Lessons in Experience Planning from the Masters


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Ask any parent and they’ll tell you that a family vacation is often something that feels anything but relaxing. Traveling with kids can be stressful and parents are never really off duty, so to speak.

And yet we do it. We pack up the kids, bribe them on airplanes to behave, plan potty breaks into our fun agendas and go forth. We did this for spring break and hit the west coast with our 6 and 9 year old boys. We hit five major attractions in 6 days, including Legoland, Disneyland, California Adventure, Monterey Bay and Yosemite. Crazy? Perhaps. But it was a lot of fun.

Try as I might, I can’t quite turn off my work radar.

So it probably won’t surprise you to know I kept noticing just what worked about the experiences we were enjoying – as customers and as a family. Disney and Lego are brands known for their master marketing, exceptional experience planning and overall branding. They did not disappoint. Here, lessons from the greats.

Experience Planning

Photo by Jim Winstead via Creative Commons license

1. Plan for the unexpected.

Picture this – standing in line for a ride with your 9 year old who declares this one his favorite. The lines are all long, so we secure our spot and wait and wait. 70 minutes later a vague announcement declares the ride is suddenly un-ride-able. They open the ropes and you realize the dreams of your child are dashed. Instead of just releasing us to the wild, the Disney “cast member” hands us a slip of paper. It is a golden ticket. Our family can use that to jump to the front of the line for any ride in the park. On a busy spring break day, that is meaningful. Disney understands that while things will go wrong, they can prepare to resolve the disappointment.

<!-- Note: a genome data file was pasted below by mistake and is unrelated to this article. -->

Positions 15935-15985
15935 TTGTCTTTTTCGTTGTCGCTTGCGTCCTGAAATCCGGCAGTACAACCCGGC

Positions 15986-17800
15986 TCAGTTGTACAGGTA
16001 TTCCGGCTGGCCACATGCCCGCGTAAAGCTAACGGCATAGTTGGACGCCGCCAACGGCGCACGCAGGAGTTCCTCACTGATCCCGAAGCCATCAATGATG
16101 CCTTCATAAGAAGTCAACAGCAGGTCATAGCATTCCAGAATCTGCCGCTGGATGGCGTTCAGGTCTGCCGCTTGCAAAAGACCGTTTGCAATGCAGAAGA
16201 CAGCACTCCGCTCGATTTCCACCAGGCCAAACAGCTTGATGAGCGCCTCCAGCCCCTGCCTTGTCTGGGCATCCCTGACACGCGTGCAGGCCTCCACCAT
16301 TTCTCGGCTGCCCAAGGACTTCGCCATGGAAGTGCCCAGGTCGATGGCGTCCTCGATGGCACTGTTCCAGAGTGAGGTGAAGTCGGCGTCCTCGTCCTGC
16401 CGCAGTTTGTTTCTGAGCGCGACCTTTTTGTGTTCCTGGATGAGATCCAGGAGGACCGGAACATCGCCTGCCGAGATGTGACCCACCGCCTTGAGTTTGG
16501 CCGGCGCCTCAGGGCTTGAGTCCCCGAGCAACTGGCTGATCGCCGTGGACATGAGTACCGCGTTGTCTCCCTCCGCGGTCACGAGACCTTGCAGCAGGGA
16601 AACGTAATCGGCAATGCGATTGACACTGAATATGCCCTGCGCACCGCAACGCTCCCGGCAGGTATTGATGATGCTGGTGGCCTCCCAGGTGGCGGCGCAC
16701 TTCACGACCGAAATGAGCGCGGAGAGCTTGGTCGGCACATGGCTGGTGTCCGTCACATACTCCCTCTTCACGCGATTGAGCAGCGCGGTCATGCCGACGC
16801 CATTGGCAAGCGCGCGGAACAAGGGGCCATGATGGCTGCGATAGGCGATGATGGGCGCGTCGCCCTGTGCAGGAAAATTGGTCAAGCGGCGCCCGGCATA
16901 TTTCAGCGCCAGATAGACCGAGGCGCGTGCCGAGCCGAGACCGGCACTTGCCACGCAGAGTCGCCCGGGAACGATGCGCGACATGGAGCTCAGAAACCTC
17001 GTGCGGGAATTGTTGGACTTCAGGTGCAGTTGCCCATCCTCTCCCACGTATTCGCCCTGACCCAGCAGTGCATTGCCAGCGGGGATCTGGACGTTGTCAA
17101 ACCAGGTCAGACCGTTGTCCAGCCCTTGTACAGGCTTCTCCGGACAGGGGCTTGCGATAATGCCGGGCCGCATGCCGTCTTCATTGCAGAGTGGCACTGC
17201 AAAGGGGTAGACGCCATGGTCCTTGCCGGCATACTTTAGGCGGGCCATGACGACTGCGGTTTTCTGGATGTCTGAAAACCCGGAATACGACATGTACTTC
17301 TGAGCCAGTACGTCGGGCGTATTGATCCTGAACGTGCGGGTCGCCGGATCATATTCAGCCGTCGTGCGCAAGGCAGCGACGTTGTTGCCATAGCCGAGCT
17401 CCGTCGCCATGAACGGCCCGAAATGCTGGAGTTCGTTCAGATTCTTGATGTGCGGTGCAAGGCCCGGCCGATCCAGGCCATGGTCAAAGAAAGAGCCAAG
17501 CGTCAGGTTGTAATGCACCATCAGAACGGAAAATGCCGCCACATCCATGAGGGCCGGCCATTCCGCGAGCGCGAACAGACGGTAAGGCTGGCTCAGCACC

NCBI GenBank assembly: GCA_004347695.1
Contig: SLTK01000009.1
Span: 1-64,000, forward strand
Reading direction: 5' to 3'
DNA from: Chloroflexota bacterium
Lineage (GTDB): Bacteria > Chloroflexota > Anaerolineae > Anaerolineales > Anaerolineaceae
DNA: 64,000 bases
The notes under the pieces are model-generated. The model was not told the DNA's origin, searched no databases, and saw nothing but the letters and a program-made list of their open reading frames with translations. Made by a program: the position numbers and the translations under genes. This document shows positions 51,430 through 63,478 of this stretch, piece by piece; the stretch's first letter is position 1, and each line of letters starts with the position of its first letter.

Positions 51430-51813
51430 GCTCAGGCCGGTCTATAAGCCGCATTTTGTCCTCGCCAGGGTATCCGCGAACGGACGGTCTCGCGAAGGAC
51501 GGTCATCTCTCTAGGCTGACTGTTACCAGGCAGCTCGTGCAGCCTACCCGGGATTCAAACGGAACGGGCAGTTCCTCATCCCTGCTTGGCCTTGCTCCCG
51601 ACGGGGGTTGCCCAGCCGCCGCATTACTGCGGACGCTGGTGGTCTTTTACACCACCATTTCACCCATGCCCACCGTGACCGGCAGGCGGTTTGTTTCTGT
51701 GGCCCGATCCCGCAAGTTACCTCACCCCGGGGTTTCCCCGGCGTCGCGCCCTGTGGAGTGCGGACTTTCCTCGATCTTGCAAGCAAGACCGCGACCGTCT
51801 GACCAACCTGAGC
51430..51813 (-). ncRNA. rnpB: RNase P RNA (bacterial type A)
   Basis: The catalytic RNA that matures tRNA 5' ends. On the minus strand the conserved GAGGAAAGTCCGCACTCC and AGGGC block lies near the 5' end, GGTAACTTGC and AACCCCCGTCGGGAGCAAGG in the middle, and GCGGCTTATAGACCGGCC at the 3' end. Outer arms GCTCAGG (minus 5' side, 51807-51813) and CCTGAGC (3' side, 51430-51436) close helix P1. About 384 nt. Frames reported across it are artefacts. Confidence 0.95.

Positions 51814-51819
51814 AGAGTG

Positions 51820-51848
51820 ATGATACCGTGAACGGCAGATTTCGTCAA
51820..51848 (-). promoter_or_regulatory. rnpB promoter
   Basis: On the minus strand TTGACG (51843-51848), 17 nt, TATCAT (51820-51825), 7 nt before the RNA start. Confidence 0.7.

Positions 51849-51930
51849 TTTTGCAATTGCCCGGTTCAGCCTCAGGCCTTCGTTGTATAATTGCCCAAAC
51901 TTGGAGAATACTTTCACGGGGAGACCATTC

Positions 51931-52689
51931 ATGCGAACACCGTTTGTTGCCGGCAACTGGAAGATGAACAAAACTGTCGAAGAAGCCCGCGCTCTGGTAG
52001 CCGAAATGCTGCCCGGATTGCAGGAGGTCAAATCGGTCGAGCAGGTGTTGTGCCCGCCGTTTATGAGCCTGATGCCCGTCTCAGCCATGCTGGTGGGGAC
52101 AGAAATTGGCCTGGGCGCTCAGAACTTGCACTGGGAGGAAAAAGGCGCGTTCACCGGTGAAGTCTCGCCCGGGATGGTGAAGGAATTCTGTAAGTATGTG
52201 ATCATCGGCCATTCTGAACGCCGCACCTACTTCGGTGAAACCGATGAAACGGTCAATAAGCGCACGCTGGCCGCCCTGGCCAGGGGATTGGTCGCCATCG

2. Microinteractions can be anywhere.

The branding acumen seen was pretty remarkable. One of the images that stuck with me at Legoland was the bathroom signs.

Experience Planning

It’s a thoughtful approach to a common and typically boring interaction. How can you not smile when you first see these guys? And kids can relate!

3. Behind the scenes is interesting!

When you have loyal fans like Disney and Lego do, they want to know everything. They want to know how things are made. Walking through the “Lego Factory Tour” attraction was interesting for kids and parents alike. Did you know used Lego brick molds are buried in the foundations of buildings so competitors don’t get them? Wow! At Disney’s California Adventure, fans are treated to exhibits about how Pixar created Toy Story. Cool stuff.

Experience Planning

Photo by Smart Destinations via Creative Commons license

There are so many cool ideas to take into your own business. Before you say “We’re not Disney,” there are many other examples which show how great companies consider each part of the experience. Making something special means understanding what your customers are actually doing. Show an appreciation for where they are in their journey and they will reward you with loyalty.

What do you notice about great experiences?

Republished with author's permission from original post.

Jeannie Walters, CCXP
Jeannie Walters is a Certified Customer Experience Professional (CCXP,) a charter member of the Customer Experience Professionals Association (CXPA,) a globally recognized speaker, a LinkedIn Learning and Lynda.com instructor, and a Tedx speaker. She’s a very active writer and blogger, contributing to leading publications from Forbes to Pearson college textbooks. Her mission is “To Create Fewer Ruined Days for Customers.”


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